Sea changers face costly surprise attack

Sea changers face costly surprise attack

The Japanese government announced on Thursday it will introduce a limit of five boats a day for patrol against the endangered Japanese dolphin, which is the worst-injured species on land.

About 20 Japanese dolphins are killed each year by fishing boats, a figure many believe is too low.

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Experts said the Japanese government’s plan would fail to protect the dolphins from catching the toxic fish, a disease that can kill people as well as dolphins and other marine mammals.

„It makes no sense to have a fleet of submarines,“ said Mark Leighton, director of WWF Scotland, which is working to ensure the dolphins are not exposed to toxic fishing debris.

„This is the largest-scale programme we have seen for saving marine life from fishing nets since 1995.

„There바카라 is no chance of reducing mortality from disease and fishing. If anyone, including the Japanese Government, thinks they can make a difference by killing a tiny minority of dolphins, it should be them.“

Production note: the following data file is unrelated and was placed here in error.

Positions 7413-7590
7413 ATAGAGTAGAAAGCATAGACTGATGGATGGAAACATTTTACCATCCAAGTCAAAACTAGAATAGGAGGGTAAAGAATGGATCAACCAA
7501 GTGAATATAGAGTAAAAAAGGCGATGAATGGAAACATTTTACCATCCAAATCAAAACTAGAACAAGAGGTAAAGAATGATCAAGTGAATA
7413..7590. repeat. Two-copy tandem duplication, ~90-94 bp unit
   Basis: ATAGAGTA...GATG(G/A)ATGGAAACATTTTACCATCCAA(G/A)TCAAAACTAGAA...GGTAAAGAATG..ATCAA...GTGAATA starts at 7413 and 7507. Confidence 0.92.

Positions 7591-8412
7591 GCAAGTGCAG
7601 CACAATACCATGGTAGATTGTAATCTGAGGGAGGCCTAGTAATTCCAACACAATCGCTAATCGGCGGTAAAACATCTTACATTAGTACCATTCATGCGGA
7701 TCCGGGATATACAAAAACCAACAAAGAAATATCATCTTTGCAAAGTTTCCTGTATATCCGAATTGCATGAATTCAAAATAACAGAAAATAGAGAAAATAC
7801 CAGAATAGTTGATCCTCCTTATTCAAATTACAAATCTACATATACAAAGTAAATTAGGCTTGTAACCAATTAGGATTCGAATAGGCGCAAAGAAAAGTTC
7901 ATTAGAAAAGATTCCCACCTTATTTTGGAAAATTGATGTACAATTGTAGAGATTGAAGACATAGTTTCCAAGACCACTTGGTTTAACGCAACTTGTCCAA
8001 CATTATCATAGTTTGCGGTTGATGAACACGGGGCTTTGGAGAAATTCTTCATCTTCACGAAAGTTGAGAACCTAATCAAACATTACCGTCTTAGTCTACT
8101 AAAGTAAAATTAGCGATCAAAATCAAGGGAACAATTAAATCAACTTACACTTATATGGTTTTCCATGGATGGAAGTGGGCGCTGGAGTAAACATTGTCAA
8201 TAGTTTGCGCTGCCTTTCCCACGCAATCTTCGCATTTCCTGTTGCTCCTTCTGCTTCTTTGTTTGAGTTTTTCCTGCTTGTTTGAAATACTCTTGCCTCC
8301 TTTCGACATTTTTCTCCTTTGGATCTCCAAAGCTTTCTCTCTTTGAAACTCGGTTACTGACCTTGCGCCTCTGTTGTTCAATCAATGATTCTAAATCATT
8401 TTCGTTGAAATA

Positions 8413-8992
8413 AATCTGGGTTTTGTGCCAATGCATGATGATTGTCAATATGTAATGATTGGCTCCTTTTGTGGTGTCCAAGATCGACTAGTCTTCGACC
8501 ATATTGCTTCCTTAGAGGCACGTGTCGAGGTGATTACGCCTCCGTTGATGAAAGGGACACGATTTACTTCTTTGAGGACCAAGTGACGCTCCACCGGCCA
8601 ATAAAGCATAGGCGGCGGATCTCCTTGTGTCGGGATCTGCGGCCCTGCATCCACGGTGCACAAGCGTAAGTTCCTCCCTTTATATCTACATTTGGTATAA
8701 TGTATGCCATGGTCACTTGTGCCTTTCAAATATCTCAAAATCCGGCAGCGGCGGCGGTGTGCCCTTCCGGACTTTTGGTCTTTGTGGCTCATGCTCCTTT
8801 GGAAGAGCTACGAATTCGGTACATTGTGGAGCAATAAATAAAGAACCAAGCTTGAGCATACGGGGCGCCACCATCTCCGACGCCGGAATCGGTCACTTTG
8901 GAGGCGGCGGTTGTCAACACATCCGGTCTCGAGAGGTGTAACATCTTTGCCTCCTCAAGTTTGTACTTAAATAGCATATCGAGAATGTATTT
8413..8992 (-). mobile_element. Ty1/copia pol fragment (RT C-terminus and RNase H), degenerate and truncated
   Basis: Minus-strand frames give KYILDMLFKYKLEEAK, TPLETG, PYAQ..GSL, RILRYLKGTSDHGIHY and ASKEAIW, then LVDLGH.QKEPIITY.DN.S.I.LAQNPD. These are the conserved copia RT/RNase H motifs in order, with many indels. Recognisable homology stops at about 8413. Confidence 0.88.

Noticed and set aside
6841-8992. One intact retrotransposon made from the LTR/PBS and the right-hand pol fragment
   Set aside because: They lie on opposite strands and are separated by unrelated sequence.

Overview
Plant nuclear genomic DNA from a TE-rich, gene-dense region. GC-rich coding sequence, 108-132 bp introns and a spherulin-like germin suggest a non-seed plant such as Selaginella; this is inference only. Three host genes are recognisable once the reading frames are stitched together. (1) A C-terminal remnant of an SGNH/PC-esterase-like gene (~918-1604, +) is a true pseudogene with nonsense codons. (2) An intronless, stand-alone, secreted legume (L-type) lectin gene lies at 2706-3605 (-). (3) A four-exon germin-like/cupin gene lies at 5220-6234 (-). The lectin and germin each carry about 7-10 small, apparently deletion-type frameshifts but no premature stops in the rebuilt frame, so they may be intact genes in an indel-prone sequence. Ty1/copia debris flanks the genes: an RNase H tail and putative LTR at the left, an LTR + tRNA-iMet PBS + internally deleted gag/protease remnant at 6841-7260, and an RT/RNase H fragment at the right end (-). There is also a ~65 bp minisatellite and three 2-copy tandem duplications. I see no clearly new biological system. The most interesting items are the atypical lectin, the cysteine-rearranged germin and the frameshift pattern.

The proposal has outraged environmentalists who say it will damage marine ecosystems in the Japanese islands.

The government hopes to send six vessels each to Japan’s Farallones Islands and two to another area of the Gulf of Hokkaido, off the coast of Japan’s main island of Hokkaido.

It wants to use the boats to protect the endangered Japanese dolphins from fishing trawlers in the Gulf of Hokkaido and in the surrounding waters to the south of Hokkaido.

A Japanese Navy statement said the operation would be financed from fishing permits, from annual sales of fishing equipment to Japanese businesses and from sales of „pre-cleared“ fish to Japanese supermarkets.

„The Japanese government will spend 40 million yen for all this work (in 2015),“ it said.

Environmentalists are concerned the money will go to the fishing industry, which they argue is the worst violator of marine life.

Sea Change C바카라사이트ampaign group director and former SNP minister James McCauley said the proposal would leave more „dead dolphins“ among its victims than it would save.

„Even a relatively small effort to rescue a few of these poor bastards from the clutches of these big fishing companies is going to make a tremendous difference if the dolphins are to survive.

„It w바카라ill be worth whatever it costs to get dolphins out of these waters to live near people, who have to be careful when passing their boats around.

„The Japanese government should realise that their actions will no